To finetune, evaluate and deploy these cutting-edge Azure machine learning curated vision models in Azure Machine Learning Studio, follow along with the below steps.
On AzureML Studio, navigate to the Model Catalog section. To explore the newly available vision models, look for the “image classification” and “image segmentation” or “object detection” in the task filters.
Once you find a model that suits your needs, review the detailed information about its training approach, limitations, and potential biases on the model card. In this blog, we will use “yolof_r50_c5_8x8_1x_coco” model for an object-detection task.
In the model card, scroll down to “Finetune Samples” section. You can use either the SDK or CLI example to finetune the model. In this blog, we are demonstrating finetuning a model using the SDK example. You can either clonethe azureml-examples github repository on your machine and browse to the specific Jupyter Notebook or you can download the specific Jupyter Notebook straight to your machine. Now, you can run the example Jupyter Notebook cell-by-cell providing any user-specific details as needed.
Once the finetune job is complete, you can check the metrics in AzureML studio by following the link to the job.
Now that the model is finetuned, you can follow the cells to register and deploy the model to a real-time endpoint and test it. The deployment process typically takes 10-15 minutes. Once your model is deployed, you can test the model or access the REST API for scoring requests from your applications. When you are done testing, don’t forget to delete the real-time endpoint.
If your test data is similar to the dataset used for training the base model, you can also run evaluation on the base models. In the model card, scroll to the “Model Evaluation” section. You can either clone the azureml-examples github repository to your machine and browse to the specific SDK example or you can download the specific SDK notebook example straight to your machine. Now, run the SDK example notebook providing any user-specific details as needed.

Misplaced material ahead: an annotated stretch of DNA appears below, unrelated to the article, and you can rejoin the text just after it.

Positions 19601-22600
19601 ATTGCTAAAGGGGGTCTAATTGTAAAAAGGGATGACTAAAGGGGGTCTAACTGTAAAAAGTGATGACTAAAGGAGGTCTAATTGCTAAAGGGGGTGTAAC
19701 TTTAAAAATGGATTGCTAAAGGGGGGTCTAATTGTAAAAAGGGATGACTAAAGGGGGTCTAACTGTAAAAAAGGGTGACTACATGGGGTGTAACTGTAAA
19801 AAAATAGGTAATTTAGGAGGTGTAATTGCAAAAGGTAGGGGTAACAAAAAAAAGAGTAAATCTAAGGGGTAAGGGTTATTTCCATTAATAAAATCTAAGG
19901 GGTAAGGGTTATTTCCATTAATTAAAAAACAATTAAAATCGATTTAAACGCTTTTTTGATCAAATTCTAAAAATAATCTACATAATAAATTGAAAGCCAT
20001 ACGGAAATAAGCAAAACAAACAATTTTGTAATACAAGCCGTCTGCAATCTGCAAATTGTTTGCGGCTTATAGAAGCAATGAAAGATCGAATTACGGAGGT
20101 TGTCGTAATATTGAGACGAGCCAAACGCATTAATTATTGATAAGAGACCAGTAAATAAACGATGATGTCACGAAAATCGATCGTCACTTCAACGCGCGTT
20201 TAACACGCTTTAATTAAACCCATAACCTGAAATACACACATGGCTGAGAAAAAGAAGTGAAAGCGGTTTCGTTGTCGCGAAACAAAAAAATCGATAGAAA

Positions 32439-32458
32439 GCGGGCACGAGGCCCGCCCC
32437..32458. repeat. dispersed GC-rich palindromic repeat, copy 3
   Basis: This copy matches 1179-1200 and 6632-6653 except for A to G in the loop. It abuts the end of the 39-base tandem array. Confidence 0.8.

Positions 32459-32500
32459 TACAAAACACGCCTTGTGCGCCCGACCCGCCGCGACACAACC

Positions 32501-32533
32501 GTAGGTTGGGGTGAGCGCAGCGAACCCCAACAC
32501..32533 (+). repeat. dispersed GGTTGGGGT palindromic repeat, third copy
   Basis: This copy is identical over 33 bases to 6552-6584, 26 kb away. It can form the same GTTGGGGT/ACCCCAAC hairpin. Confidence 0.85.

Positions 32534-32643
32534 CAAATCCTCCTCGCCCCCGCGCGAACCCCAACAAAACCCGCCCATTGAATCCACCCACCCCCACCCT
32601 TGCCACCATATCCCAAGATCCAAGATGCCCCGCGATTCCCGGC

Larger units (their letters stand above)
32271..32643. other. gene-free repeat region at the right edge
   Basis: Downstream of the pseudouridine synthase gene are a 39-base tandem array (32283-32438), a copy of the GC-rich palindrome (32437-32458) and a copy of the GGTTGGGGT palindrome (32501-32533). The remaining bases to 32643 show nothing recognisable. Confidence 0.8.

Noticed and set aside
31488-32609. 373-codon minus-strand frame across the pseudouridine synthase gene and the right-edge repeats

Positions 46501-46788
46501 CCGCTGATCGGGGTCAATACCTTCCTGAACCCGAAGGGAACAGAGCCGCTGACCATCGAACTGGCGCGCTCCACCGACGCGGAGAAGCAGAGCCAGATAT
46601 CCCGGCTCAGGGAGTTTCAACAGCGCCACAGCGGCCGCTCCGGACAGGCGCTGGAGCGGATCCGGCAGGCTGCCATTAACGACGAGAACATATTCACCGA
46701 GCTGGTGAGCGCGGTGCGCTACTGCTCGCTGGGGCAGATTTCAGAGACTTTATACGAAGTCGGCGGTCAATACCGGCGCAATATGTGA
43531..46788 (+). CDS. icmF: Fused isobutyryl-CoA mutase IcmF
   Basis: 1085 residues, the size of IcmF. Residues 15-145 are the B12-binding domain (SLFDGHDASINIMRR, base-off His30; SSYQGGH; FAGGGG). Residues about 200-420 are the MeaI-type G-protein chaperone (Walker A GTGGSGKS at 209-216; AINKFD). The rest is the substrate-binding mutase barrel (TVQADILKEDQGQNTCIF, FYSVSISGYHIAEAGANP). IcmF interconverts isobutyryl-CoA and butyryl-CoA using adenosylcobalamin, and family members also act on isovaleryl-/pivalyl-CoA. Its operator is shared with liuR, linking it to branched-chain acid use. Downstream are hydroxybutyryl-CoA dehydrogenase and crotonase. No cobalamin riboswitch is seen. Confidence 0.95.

If your test dataset is not similar to the dataset used for training the base model, we highly recommend you finetune the base model on your dataset and run evaluations on the finetuned model. As illustrated in the example notebook, you can use the model evaluation component to compare the performance of various models across various datasets.
If your test data is similar to the data used for training the base model, you can deploy the base model from the UI/SDK/CLI to either a real-time or batch endpoint, depending on your needs. Below we demonstrate the single-click no-code deployment of the base model to a real-time endpoint from the UI. You can also deploy using SDK or CLI examples - by scrolling to “Inference samples” section in the model card. You can either clone azureml-examples github repository to your machine and browse to the specific SDK or CLI example or you can download the SDK or CLI example notebooks straight to your machine. Now, run the notebook example providing any user-specific details as needed.
Responsible AI is at the heart of Microsoft’s approach to AI and how we partner. For years we’ve invested heavily in making Azure the place for responsible, cutting-edge AI innovation, whether customers are building their own models or using pre-built and customizable models from Microsoft, Meta, OpenAI and the open-source ecosystem.
We are thrilled to empower our users with cutting-edge Vision-based technology while promoting responsible AI usage with the possibility to integrate with any of the models. We cannot wait to witness the incredible applications and solutions our users will create using these state-of-the-art vision-based models.
Explore SDK and CLI Examples for foundation model in azureml-examples github repo!